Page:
This summer, I had the great opportunity to work with Dr. Hsunyi Hsieh, a post-doc in the Robertson Lab, as an REU student at the W.K. Kellogg Biological Station. Being a biology major, I was very eager to translate the lab skills gained in my undergraduate courses into a project that I was personally interested in. My actual experience, however, greatly differed from what I had initially expected, and for that, I am most thankful.
It was actually a few minutes into my interview, sitting cross from Drs. Carolina Córdova and Hsunyi Hsieh over Skype, that I first heard the words ‘spatial data analysis,’ a phrase that immediately warranted further explanation. Essentially the investigation into patterns caused by geographic factors such as size, shape and distance, Dr. Hsieh talked briefly about her work, mentioning the technology she uses and a few associated theories, all of which were extremely interesting, but admittedly went right over my head.
By the time the interview was wrapping up, I felt as though I had totally botched my one chance to make an impression. “There is no way that I will be selected to work with either of these researchers,” I thought to myself as I ended the Skype call. “I have absolutely no experience with either of their their fields of research, and there are certainly students that are more qualified than me.” Fortunately, Dr. Hsieh saw some sort of potential and selected me to work with her for the summer, an investment into my future that I will not soon forget.
Planting the seeds of a project
Upon arriving to Michigan a couple of months later, I still had very little knowledge about the concepts and technology related to spatial analysis, and even less of an idea about what I would like to study during my stay at KBS. Sitting down with my mentor, we ended up settling on a project that explored the effects that the spatial arrangement of flowers had on their pollination frequency. Not only did we think that this experiment would be manageable given the program’s limited time, but more importantly, it was on a topic that I found to be interesting and extremely relevant in the world.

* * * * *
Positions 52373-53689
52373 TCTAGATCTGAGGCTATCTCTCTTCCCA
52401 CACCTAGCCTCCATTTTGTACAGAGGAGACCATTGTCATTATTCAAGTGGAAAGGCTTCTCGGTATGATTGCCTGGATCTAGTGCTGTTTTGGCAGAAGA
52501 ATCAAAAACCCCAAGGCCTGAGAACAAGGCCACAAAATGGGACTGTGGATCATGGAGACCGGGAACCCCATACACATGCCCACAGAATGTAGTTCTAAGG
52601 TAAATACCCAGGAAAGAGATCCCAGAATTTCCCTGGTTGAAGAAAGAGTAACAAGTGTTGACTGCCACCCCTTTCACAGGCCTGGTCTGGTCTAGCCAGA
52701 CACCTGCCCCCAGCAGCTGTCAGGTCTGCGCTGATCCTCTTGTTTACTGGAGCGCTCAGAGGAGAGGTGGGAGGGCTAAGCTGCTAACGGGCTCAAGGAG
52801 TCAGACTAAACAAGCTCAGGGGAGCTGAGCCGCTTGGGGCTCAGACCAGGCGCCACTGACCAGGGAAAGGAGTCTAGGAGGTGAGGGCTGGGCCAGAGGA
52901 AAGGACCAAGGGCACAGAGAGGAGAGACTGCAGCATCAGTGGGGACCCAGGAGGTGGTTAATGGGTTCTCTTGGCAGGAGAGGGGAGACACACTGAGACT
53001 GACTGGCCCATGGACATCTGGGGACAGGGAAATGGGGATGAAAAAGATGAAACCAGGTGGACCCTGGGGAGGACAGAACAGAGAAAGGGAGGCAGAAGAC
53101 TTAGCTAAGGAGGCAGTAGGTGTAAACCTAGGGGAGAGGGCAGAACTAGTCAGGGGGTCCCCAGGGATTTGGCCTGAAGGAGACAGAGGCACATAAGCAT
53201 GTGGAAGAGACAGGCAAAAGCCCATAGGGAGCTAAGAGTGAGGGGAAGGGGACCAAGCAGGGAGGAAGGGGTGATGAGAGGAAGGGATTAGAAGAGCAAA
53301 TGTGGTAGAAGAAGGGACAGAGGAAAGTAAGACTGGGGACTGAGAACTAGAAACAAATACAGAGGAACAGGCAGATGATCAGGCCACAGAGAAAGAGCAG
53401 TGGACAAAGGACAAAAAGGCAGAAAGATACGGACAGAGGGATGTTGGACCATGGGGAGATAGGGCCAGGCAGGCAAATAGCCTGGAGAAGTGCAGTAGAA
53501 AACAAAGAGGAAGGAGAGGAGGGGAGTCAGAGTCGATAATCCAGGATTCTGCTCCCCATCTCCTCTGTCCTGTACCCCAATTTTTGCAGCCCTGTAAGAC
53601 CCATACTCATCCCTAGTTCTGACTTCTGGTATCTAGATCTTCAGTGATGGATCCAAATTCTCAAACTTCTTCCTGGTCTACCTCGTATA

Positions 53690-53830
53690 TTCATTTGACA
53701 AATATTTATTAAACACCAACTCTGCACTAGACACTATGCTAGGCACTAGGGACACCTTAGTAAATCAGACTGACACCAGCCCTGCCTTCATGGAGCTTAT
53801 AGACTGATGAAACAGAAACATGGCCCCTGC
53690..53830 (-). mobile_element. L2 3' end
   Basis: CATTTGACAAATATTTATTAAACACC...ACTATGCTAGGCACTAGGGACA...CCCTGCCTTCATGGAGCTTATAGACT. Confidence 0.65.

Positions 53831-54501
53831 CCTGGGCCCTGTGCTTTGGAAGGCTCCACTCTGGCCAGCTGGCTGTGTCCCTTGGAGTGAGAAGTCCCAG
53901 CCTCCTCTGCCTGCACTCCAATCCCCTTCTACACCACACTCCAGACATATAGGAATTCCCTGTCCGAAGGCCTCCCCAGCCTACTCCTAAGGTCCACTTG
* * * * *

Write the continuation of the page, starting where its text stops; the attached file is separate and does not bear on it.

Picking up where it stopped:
For the project, we worked in collaboration with Lindsey Kemmerling and Ally Brown from the Haddad Lab, who deployed Rudbeckia hirta (Black-eyed Susan) pots in the KBS Long-term Ecological Research program’s main cropping system experiment, or MCSE, left them out for two weeks, and then measured the amount of seeds that they produced. During this time, Dr. Hsieh and I used drone images taken by Kevin Kahmark and GPS coordinates from the field to make a precise map of where our flowers and natural flowers were located in each plot. Using the seed set data and our created map, we analyzed patterns that related seed set, a measurement of pollination services, to the size and proximity of flower clusters that surrounded our deployed plants.
Being back in Ohio now that the summer has ended, I can truthfully say that this was a one-of-a-kind experience full of personal growth that has already had a major impact on my career path. The first way in which I was able to grow was by gaining a lot of biological knowledge. For me, it was wonderful to put many of the ecological concepts I had studied into practice and apply them to my own study. Never having been a very tech-friendly person, it was also great to gain a little exposure to programs such as Python, RStudio and QGIS.